As before, we can depict these same examples with wildcard notation, with the disjunction appearing under its operands:

\[ \begin{array}{cccccccc} \regionalStateSymbol{R} & \wstring{\lstr{\texttt{----}}} & \wstring{\lstr{\texttt{b---}}} & \wstring{\lstr{\texttt{b---}}} & \wstring{\lstr{\texttt{b---}}} & \wstring{\lstr{\texttt{aaa-}}} & \wstring{\lstr{\texttt{aaaa}}} & \wstring{\lstr{\texttt{aaaa}}}\\[1em] \regionalStateSymbol{S} & \wstring{\lstr{\texttt{----}}} & \wstring{\lstr{\texttt{----}}} & \wstring{\lstr{\texttt{a---}}} & \wstring{\lstr{\texttt{bb--}}} & \wstring{\lstr{\texttt{-aaa}}} & \wstring{\lstr{\texttt{baab}}} & \wstring{\lstr{\texttt{aaaa}}}\\[1em] \regionalStateSymbol{R}\infixStateMeetSymbol \regionalStateSymbol{S} & \wstring{\lstr{\texttt{----}}} & \wstring{\lstr{\texttt{----}}} & \wstring{\lstr{\texttt{----}}} & \wstring{\lstr{\texttt{b---}}} & \wstring{\lstr{\texttt{-aa-}}} & \wstring{\lstr{\texttt{-aa-}}} & \wstring{\lstr{\texttt{aaaa}}} \end{array} \]

Extent #

Regional states represent partial descriptions of global states. Therefore it is natural to ask which global states a regional state describes. This is called the extent of the regional state, written \( \stateExtent \), with the following signature:

\[ \functionSignature{\stateExtent}{\regionalStatesSymbol }{\powerSet{\globalStatesSymbol }} \]

We can summarize the behavior of the \( \stateExtent \) function using a table whose rows are global states and whose columns are regional states. Every entry of the table contains a tick if that global state is described by that regional state. Here we show such a table for all global states and a selection of regional states:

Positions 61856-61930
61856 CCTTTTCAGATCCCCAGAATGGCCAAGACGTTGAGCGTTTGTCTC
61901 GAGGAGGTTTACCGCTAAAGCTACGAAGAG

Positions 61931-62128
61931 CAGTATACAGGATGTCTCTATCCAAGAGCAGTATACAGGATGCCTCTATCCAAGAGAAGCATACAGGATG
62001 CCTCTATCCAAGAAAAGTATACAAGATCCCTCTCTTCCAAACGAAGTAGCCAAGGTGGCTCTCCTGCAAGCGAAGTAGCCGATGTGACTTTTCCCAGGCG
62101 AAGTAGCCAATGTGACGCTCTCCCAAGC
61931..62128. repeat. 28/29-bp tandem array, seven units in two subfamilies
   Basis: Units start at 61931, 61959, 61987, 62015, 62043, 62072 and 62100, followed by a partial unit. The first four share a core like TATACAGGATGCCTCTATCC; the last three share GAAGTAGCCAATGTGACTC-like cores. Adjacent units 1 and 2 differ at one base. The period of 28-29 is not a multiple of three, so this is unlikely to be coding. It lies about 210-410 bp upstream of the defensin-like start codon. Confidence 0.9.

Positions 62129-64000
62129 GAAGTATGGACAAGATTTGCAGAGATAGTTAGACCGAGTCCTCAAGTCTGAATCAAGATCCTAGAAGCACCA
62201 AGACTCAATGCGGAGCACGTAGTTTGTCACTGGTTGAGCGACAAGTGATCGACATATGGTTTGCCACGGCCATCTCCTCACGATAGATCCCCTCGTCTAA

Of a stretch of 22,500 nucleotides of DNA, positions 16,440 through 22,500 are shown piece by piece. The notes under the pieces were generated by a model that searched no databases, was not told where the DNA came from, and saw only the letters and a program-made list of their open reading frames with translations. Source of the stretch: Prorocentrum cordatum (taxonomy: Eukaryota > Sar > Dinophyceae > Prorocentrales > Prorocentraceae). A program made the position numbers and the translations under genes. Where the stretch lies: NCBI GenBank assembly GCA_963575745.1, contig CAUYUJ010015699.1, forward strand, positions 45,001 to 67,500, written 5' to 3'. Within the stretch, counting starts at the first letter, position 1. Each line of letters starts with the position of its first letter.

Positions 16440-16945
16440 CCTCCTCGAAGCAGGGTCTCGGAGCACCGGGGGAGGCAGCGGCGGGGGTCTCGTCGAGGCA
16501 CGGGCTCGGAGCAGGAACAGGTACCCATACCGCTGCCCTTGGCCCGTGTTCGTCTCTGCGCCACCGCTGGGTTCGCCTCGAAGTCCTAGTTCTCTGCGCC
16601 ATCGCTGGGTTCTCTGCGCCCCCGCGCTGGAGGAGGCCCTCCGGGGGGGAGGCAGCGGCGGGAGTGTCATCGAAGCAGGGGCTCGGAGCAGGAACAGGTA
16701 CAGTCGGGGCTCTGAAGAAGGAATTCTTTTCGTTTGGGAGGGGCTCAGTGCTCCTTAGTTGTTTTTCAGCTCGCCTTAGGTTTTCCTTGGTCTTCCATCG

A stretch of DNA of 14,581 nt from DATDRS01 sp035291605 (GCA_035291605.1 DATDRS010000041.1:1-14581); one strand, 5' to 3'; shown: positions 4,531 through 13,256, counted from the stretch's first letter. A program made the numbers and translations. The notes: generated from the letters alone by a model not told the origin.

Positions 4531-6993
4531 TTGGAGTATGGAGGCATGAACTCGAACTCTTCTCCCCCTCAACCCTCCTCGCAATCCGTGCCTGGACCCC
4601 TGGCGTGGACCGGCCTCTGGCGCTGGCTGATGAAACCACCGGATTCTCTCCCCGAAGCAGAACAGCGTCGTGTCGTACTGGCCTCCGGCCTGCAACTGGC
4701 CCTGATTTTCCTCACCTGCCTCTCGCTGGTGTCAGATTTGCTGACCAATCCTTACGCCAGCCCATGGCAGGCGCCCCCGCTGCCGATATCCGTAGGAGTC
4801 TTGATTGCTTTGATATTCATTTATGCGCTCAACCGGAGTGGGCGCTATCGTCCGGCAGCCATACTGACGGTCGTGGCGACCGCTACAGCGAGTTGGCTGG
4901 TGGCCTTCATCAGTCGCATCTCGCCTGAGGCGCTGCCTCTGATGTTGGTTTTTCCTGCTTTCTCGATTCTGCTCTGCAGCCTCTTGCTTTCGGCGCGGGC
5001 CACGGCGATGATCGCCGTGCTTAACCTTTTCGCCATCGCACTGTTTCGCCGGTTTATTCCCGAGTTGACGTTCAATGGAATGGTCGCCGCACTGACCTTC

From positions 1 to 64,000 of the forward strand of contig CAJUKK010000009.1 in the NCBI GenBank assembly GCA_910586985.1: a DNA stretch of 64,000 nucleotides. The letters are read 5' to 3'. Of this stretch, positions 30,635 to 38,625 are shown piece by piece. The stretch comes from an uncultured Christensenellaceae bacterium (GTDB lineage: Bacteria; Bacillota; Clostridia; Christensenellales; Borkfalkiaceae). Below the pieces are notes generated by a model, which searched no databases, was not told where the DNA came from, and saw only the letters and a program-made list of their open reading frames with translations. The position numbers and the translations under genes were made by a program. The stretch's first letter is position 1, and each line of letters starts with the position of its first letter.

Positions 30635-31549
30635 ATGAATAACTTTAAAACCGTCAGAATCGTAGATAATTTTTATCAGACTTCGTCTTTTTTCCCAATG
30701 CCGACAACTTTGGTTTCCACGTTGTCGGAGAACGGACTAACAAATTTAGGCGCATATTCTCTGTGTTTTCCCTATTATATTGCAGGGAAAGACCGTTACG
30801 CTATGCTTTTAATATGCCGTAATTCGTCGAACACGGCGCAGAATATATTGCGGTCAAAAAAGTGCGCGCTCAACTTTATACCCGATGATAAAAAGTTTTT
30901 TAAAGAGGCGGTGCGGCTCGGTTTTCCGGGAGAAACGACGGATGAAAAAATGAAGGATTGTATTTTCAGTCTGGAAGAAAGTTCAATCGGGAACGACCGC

\[ \begin{csarray}{cccccccccccccccc}{aicccccccccccccc} & \emptyRegionalState & \regionalStateForm{\localState{1}{\lchar{\texttt{a}}}} & \regionalStateForm{\localState{1}{\lchar{\texttt{b}}}} & \regionalStateForm{\localState{2}{\lchar{\texttt{a}}}} & \regionalStateForm{\localState{2}{\lchar{\texttt{b}}}} & \regionalStateForm{\localState{3}{\lchar{\texttt{a}}}} & \regionalStateForm{\localState{3}{\lchar{\texttt{b}}}} & \regionalStateForm{\localState{4}{\lchar{\texttt{a}}}} & \regionalStateForm{\localState{4}{\lchar{\texttt{b}}}} & \regionalStateForm{\localState{1}{\lchar{\texttt{a}}} \localState{2}{\lchar{\texttt{b}}}} & \regionalStateForm{\localState{2}{\lchar{\texttt{a}}} \localState{3}{\lchar{\texttt{b}}}} & \regionalStateForm{\localState{3}{\lchar{\texttt{a}}} \localState{4}{\lchar{\texttt{b}}}} & \regionalStateForm{\localState{1}{\lchar{\texttt{a}}} \localState{2}{\lchar{\texttt{b}}}} & \regionalStateForm{\localState{1}{\lchar{\texttt{a}}} \localState{2}{\lchar{\texttt{b}}} \localState{3}{\lchar{\texttt{b}}}} & \regionalStateForm{\localState{1}{\lchar{\texttt{a}}} \localState{2}{\lchar{\texttt{b}}} \localState{3}{\lchar{\texttt{b}}} \localState{4}{\lchar{\texttt{a}}}}\\[1em] \qstring{\lstr{\texttt{aabb}}} & \tiSy & \tiSy & & \tiSy & & & \tiSy & & \tiSy & & \tiSy & & & & \\[0.5em] \qstring{\lstr{\texttt{abab}}} & \tiSy & \tiSy & & & \tiSy & \tiSy & & & \tiSy & \tiSy & & \tiSy & \tiSy & & \\[0.5em] \qstring{\lstr{\texttt{abba}}} & \tiSy & \tiSy & & & \tiSy & & \tiSy & \tiSy & & \tiSy & & & \tiSy & \tiSy & \tiSy\\[0.5em] \qstring{\lstr{\texttt{baab}}} & \tiSy & & \tiSy & \tiSy & & \tiSy & & & \tiSy & & & \tiSy & & & \\[0.5em] \qstring{\lstr{\texttt{baba}}} & \tiSy & & \tiSy & \tiSy & & & \tiSy & \tiSy & & & \tiSy & & & & \\[0.5em] \qstring{\lstr{\texttt{bbaa}}} & \tiSy & & \tiSy & & \tiSy & \tiSy & & \tiSy & & & & & & & \end{csarray} \]